Primus @ Sound Academy, Toronto, ON, July 27, 2010

By Bill Adams

When Primus announced that they’d be hitting the road this year for the band’s first full headlining tour in years, fans got excited, but they couldn’t have known what to expect; and the band must have known that if they were going to hit the road, they’d better bring something special after such a long time away or risk the wrath of their fans. It was a precarious position to be in – particularly with no definite announcement of a new album made [rumors have flown, but that’s all so far –ed] – and the skepticism ran as high as the excitement. The band quieted some of the skeptics on July 18 with their first date back at the Great American Music Hall in San Francisco, but anybody could have one good night. In Toronto for the full tour kick-off, Primus still had something to prove.

Happily, the band brought its’ best game to the Sound Academy, and supplied all the proof that anyone could need – Primus is indeed back.

After East Coast Canadian headcases Tom Fun Orchestra loosened the crowd up and got their juices flowing with a forty-ish minute set of Maritim-in’ Tom Waits flavor, Primus methodically ignited the stage and, to quote the band itself, “The sight was beyond belief.” With giant astronauts flanking the band on stage, bassist Les Claypool, guitarist Larry LaLonde and newly recruited drummer Jay Lane [who also plays in, um, Bob Weir’s Ratdog –ed] easily overtook the eager crowd with its’ pushing-two-hours-long set but, unlike so many other Nineties bands that have reappeared of late, this wasn’t a nostalgic, greatest hits affair. While avoiding the bookend records (Suck On This and Antipop) completely, Primus pulled together a set tailor-made to please the devout and focused on fan favorites like “Eleven,” “Pudding Time,” “Golden Boy” and “Southbound Pachyderm” rather than reaching for any “Wynona” or “My Name Is Mud”-sized brass rings (“Jerry Was A Racecar Driver” represented the only bonafide hit in the set) or throwing any curiosity-seeker that may have been in attendance a bone.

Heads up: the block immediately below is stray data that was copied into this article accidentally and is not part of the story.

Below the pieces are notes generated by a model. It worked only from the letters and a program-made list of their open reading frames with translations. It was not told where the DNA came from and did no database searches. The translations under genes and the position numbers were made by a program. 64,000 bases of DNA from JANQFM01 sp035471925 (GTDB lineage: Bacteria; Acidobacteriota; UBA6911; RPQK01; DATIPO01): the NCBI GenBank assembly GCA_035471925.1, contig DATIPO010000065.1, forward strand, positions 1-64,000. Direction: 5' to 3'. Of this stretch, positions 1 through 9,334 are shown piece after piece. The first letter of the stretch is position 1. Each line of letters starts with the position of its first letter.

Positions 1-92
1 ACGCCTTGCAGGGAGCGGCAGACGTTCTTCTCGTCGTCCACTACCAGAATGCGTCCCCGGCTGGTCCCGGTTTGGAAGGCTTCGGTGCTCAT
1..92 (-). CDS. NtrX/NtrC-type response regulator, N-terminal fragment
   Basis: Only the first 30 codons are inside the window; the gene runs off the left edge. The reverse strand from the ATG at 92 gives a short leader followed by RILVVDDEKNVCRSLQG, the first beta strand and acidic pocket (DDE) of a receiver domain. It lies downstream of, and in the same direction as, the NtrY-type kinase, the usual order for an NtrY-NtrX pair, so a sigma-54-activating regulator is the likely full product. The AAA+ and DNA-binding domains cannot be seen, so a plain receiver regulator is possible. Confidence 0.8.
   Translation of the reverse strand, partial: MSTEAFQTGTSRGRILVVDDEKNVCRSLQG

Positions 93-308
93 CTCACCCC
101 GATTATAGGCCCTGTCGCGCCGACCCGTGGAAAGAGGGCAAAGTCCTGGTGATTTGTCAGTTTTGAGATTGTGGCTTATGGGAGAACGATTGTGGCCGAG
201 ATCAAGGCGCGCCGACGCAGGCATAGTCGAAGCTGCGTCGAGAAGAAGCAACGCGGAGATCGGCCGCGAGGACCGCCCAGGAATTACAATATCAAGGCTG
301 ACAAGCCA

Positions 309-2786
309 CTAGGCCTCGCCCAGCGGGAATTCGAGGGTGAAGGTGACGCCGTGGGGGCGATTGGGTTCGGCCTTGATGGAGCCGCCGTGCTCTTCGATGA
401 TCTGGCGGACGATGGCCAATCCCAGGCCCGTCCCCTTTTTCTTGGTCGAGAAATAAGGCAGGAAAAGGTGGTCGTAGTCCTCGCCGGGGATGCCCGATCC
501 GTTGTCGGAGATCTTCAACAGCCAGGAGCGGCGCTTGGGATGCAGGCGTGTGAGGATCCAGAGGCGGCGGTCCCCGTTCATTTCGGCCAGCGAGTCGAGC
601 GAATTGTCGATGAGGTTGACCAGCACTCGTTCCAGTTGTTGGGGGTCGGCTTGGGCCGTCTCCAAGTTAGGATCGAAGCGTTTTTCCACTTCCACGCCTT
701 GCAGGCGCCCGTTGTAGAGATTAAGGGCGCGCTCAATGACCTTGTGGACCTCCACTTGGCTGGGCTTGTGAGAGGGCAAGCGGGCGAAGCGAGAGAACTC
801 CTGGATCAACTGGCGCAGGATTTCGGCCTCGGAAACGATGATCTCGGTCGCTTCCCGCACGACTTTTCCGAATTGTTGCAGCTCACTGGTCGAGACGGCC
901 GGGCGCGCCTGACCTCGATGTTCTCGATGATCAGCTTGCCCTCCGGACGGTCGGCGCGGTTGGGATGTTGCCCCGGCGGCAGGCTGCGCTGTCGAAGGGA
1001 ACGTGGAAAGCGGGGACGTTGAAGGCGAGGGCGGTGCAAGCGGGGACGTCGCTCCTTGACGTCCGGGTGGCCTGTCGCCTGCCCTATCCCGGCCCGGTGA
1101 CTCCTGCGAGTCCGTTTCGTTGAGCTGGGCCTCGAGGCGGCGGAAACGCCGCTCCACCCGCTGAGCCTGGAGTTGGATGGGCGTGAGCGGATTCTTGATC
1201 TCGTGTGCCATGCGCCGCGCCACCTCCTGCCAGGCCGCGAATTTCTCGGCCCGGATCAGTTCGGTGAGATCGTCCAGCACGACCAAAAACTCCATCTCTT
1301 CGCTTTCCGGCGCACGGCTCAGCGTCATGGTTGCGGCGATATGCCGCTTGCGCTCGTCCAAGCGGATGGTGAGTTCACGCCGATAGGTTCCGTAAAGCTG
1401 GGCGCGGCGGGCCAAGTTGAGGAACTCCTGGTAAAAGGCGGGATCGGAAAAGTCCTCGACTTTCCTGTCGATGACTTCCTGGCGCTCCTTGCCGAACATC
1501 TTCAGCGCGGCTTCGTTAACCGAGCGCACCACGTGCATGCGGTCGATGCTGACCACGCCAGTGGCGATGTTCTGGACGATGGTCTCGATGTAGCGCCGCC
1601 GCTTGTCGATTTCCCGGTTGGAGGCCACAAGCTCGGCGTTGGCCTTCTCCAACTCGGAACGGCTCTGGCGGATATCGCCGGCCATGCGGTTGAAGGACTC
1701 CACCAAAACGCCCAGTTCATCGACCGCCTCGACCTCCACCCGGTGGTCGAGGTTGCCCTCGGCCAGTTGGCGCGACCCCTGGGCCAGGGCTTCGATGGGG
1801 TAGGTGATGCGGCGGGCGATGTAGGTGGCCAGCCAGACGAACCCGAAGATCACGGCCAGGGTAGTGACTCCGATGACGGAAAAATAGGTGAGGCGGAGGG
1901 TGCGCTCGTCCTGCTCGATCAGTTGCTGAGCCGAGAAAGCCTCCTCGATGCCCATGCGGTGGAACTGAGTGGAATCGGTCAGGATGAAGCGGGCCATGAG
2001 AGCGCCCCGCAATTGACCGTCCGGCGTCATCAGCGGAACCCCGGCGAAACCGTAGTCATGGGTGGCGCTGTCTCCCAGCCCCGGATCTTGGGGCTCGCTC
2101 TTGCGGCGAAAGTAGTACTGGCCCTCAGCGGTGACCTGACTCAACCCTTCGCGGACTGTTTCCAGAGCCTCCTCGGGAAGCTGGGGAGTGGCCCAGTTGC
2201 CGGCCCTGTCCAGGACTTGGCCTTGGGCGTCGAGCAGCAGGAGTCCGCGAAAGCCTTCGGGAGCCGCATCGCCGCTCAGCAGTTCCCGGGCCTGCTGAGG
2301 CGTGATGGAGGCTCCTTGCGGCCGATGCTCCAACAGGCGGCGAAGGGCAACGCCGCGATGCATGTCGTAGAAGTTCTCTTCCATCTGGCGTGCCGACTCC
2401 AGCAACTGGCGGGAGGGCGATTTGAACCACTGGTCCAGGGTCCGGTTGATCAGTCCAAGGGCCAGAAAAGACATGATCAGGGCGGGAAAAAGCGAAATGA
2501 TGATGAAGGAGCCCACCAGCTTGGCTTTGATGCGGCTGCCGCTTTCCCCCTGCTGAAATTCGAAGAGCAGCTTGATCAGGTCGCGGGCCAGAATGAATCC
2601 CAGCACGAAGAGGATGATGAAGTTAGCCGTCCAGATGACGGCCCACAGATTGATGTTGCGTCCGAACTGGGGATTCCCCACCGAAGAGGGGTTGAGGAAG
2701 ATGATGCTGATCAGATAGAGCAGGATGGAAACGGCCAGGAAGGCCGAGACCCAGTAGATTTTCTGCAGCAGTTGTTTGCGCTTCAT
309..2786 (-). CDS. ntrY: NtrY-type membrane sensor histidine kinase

It worked too; at the turn of each song, Claypool invariably had a gang-sized chorus supplied by the crowd as they rough-housed before him (my count was two broken noses for the night, but no injuries more serious than that). At the same time, the band regularly stretched its’ instrumental chops to jam and improvise some baroque hilarity (the cover of The Police’s “Behind My Camel” was a nice touch) without ever languishing or dragging its’ feet. In addition to a fantastic performance, the band provided an incredible sight for those at the show as, dressed in mock-formal attire, LaLonde seemed to seethe the whole set through and Claypool stomped out an authoritative march during instrumental breaks. It was an infectious presentation that no one in attendance could resist; even those in the second floor VIP seating were up and moving (no bumps or bruises to report though) from the beginning of “Pudding Time” until “Harold Of The Rocks” faded out to close the set.

Of course, as riotous and successful as the set had been, Primus did not forget itself in its’ encore. The crowd positively erupted when the band broke into “Tommy The Cat” to finish the night. It was an orgiastic conclusion to a great show; as they walked away from the venue, those that were there knew what they had just seen and it was exciting; they had just witnessed a band confident enough to not pander to anyone and still win over at audience that may have been a bit skeptical initially. Talk among the crowd as it left wondered if a new album might indeed be in the works and that was the proof that Primus’ status is secure; if they choose to unleash more music on the world, they’ll have an eager audience.

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Bill Adams is the editor-in-chief of

Adam has been a photographer for Hellbound since day 1 and also has a hand in the technical aspects of running the site.